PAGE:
The ship is your best friend, and best friends help each other solve puzzles. Like in Lone Sails, your route is punctuated by obstacles that can only be handled on foot. Unlike the bulk of Lone Sails, most obstacles can’t be overcome with just Toe alone. You might have to raise the main mast and use the crow’s nest to reach a platform higher up. Other times, guiding a hook to an underwater obstacle and reeling it up with the ship might be the key. Changing Tides never lets you forget about your ship even when you’re forced to abandon it to handle business elsewhere.
Every now and again some unclear communication turned simple puzzles into half-hour lulls. The answer is obvious most times — clear a path for your ship; though sometimes it asks for a little more. Puzzles in Changing Tides are on the lighter side of the problem-solving spectrum, yet the odd design hiccup makes it easy to misinterpret puzzles. The lack of formal UI and emphasis on self-driven discovery do a lot for the game’s brand of atmosphere, but makes puzzling a pain at times. Games in a similar vein like Inside strike a better balance with clearer affordances.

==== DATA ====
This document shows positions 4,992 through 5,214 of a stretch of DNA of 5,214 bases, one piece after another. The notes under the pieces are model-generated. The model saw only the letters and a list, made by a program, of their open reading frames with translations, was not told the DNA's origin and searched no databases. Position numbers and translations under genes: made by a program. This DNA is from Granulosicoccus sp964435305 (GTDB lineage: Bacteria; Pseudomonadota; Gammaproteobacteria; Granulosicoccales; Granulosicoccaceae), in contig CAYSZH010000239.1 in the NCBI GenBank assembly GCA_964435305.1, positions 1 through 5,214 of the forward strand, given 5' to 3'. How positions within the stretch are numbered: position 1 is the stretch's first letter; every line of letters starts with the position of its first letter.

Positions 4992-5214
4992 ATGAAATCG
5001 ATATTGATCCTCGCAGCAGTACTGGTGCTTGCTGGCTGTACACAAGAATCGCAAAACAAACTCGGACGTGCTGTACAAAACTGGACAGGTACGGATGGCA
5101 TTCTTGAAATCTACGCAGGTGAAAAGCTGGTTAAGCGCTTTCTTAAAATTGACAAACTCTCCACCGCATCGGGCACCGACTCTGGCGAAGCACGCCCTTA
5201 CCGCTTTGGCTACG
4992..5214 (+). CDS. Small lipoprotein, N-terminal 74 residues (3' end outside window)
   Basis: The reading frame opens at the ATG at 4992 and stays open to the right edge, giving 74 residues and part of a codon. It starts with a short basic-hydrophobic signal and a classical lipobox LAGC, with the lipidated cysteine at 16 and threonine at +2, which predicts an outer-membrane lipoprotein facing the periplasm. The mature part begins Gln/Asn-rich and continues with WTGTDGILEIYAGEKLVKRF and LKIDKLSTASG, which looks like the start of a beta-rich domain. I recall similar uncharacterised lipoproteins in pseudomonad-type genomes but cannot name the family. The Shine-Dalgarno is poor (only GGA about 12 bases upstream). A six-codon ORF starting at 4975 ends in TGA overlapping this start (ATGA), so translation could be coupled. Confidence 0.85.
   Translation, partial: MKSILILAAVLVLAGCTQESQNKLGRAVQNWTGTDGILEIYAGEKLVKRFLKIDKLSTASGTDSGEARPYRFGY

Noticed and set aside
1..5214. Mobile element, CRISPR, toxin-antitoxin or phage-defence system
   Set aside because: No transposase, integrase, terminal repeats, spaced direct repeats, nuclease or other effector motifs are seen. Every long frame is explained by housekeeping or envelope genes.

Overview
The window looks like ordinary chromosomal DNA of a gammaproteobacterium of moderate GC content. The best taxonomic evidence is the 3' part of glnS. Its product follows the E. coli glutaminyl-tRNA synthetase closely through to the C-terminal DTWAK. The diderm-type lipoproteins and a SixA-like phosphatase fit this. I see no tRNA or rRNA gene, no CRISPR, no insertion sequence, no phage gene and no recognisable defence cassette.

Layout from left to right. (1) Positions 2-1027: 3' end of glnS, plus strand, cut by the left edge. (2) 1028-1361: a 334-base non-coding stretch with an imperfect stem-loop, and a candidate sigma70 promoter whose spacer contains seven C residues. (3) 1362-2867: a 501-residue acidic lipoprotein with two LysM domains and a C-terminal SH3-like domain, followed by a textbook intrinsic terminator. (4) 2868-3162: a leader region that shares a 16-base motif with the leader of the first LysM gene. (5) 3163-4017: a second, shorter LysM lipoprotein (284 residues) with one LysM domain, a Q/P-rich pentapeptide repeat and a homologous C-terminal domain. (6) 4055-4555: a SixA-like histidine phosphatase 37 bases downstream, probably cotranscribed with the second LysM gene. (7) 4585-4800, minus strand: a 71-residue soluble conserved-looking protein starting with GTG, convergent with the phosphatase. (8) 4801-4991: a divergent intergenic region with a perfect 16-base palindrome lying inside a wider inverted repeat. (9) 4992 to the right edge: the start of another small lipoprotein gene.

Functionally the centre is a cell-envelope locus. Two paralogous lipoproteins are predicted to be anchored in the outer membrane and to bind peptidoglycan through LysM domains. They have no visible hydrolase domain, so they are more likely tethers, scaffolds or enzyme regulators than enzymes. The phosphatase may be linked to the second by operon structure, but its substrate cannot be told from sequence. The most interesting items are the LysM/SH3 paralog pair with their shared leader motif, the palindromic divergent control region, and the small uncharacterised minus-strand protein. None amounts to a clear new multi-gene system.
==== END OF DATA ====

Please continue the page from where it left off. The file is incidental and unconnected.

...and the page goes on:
And that’s the biggest issue: too many gameplay beats and ideas feel eerily familiar. The vehicle adventure is a great concept with solid execution behind it, though those standout moments are separated by stretches of seemingly empty space that don’t do enough to prime the player for the more interesting ideas to come. Maybe it’s the overexposure to this particular style of game over the past decade, but I think I’ve had my fill. It’s an impressive leap forward from Lone Sails, but Okomotive has yet to reach its full potential.
FAR: Changing Tides
The sequel to FAR: Lone Sails scours off the rust and polishes the rest to an acceptable shine. It’s a well-oiled machine that runs for twice as long, with a lot more adventure hiding under its hood to compensate for the series’ shortcomings.